Bioluminescence imaging to track bacterial dissemination of Yersinia pestis using different routes of infection in mice
1 Department of Microbiology and Immunology, University of North Carolina, Chapel Hill, NC, USA
2 Department of Genetics, University of North Carolina, Chapel Hill, NC, USA
3 Department of Medicine and Duke Human Vaccine Institute, Duke University Medical Center, Durham, NC, USA
4 Department of Molecular Genetics and Microbiology, Duke University Medical Center, Durham, NC, USA
5 Department of Pathology, Duke University Medical Center, Durham, NC, USA
BMC Microbiology 2012, 12:147 doi:10.1186/1471-2180-12-147Published: 24 July 2012
Plague is caused by Yersinia pestis, a bacterium that disseminates inside of the host at remarkably high rates. Plague bacilli disrupt normal immune responses in the host allowing for systematic spread that is fatal if left untreated. How Y. pestis disseminates from the site of infection to deeper tissues is unknown. Dissemination studies for plague are typically performed in mice by determining the bacterial burden in specific organs at various time points. To follow bacterial dissemination during plague infections in mice we tested the possibility of using bioluminescence imaging (BLI), an alternative non-invasive approach. Fully virulent Y. pestis was transformed with a plasmid containing the luxCDABE genes, making it able to produce light; this lux-expressing strain was used to infect mice by subcutaneous, intradermal or intranasal inoculation.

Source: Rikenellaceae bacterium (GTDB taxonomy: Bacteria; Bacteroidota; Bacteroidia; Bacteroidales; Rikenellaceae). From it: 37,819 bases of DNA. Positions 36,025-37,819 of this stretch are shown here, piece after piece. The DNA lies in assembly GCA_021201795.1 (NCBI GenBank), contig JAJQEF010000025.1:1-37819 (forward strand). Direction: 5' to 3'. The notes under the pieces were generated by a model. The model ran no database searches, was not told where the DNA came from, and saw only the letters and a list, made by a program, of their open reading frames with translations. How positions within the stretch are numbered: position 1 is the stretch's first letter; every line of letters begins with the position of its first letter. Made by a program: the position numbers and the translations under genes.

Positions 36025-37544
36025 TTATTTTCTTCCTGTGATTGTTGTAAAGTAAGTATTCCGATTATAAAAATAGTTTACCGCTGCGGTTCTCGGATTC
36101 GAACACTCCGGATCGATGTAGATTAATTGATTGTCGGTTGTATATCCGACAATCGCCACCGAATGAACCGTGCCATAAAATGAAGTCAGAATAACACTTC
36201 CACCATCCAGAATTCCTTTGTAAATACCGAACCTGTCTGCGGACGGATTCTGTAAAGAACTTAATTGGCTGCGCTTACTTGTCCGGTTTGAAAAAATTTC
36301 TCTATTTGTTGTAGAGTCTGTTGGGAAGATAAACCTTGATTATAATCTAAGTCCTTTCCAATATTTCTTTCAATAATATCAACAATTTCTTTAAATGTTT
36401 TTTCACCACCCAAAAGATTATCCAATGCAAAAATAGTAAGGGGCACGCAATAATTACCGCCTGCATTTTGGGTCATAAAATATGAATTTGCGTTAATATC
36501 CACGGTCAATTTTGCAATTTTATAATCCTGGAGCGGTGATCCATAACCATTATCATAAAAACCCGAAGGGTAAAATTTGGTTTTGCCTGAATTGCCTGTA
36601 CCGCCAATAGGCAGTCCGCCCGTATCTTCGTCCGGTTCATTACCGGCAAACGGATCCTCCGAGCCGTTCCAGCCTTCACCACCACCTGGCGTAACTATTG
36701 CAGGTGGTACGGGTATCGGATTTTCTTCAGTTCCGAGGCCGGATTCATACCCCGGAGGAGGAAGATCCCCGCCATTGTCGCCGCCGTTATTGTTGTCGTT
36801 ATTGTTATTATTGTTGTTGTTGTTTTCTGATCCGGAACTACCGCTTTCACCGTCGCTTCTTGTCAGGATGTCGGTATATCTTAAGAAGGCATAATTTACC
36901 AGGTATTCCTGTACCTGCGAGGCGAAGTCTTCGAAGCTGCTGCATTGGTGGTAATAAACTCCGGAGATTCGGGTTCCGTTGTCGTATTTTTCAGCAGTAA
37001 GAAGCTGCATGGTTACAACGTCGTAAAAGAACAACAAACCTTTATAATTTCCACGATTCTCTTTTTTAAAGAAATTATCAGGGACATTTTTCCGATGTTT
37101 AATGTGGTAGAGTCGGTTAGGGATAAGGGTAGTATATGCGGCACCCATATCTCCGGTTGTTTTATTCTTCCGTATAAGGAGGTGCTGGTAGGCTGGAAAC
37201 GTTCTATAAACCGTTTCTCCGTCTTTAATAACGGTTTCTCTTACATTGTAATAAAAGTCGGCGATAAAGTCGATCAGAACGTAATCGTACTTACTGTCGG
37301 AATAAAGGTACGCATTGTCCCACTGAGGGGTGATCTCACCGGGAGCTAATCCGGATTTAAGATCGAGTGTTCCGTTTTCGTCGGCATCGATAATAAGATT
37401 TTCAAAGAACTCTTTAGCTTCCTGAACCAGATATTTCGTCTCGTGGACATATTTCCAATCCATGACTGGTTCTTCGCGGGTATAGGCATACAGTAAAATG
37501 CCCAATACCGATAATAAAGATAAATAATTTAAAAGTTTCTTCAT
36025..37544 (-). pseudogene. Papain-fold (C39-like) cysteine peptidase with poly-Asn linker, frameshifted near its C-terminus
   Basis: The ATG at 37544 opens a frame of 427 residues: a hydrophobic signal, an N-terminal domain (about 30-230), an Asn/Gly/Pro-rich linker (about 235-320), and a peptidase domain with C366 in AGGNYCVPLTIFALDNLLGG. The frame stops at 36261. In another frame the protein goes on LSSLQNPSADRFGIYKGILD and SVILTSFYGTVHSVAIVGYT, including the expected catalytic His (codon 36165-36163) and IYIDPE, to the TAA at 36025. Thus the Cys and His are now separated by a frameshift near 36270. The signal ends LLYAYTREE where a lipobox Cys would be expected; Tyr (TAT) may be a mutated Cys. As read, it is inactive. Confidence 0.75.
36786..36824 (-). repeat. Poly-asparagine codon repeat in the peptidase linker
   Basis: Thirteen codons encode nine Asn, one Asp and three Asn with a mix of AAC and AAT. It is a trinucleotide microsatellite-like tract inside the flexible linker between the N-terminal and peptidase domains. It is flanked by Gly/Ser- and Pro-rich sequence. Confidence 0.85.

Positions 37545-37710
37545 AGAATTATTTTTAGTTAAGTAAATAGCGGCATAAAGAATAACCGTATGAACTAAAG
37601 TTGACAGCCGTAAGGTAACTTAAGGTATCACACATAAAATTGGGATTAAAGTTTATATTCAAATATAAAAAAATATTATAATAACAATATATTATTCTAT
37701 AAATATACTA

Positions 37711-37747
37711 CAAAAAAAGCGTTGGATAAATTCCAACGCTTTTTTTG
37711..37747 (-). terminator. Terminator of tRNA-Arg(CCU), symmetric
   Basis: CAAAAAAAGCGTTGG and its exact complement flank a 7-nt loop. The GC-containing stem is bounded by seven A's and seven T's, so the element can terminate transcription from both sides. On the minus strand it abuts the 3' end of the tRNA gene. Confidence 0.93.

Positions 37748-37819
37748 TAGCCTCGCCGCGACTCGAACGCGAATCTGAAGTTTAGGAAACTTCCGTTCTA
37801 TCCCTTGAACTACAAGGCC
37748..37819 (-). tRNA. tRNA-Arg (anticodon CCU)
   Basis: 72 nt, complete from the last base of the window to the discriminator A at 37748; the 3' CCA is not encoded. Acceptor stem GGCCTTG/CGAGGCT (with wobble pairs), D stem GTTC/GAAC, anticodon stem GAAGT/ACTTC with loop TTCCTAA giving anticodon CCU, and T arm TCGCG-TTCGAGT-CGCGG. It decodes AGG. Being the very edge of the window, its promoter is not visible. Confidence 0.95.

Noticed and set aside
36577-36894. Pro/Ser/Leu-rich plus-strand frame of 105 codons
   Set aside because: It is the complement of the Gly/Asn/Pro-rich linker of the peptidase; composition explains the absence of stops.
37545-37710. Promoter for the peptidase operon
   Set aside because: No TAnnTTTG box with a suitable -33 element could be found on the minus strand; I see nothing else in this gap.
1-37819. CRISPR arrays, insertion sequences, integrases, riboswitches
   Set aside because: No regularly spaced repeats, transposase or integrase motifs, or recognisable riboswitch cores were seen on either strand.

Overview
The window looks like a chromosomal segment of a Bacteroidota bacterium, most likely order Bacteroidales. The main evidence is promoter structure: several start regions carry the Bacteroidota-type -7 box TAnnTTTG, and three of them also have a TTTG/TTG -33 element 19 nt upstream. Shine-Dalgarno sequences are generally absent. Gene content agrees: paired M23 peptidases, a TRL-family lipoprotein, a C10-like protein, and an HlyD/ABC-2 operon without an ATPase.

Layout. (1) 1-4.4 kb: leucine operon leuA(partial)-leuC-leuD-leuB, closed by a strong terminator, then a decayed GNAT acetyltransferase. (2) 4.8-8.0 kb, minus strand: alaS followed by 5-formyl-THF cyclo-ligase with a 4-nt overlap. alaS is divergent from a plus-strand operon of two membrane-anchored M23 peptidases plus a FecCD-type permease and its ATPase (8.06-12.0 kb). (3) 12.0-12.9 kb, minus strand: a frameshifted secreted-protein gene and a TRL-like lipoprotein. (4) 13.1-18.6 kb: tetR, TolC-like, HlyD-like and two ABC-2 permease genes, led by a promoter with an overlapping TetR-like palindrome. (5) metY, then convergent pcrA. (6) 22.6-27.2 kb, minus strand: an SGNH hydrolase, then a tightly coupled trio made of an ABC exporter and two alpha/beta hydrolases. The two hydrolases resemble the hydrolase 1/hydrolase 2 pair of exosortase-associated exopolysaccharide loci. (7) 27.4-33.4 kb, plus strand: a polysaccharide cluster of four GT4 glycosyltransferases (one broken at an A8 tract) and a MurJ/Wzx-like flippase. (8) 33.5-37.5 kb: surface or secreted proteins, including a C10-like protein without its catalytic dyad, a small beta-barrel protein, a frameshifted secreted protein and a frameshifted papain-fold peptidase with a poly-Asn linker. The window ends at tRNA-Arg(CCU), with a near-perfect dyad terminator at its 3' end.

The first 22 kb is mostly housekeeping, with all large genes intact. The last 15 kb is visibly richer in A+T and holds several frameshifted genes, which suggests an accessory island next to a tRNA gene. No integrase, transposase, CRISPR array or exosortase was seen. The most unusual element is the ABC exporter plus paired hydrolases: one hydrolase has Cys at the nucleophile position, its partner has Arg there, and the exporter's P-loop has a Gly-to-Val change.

We successfully obtained images from infected animals and were able to follow bacterial dissemination over time for each of the three different routes of inoculation. We also compared the radiance signal from animals infected with a wild type strain and a Δcaf1ΔpsaA mutant that we previously showed to be attenuated in colonization of the lymph node and systemic dissemination. Radiance signals from mice infected with the wild type strain were larger than values obtained from mice infected with the mutant strain (linear regression of normalized values, P < 0.05).
We demonstrate that BLI is useful for monitoring dissemination from multiple inoculation sites, and for characterization of mutants with defects in colonization or dissemination.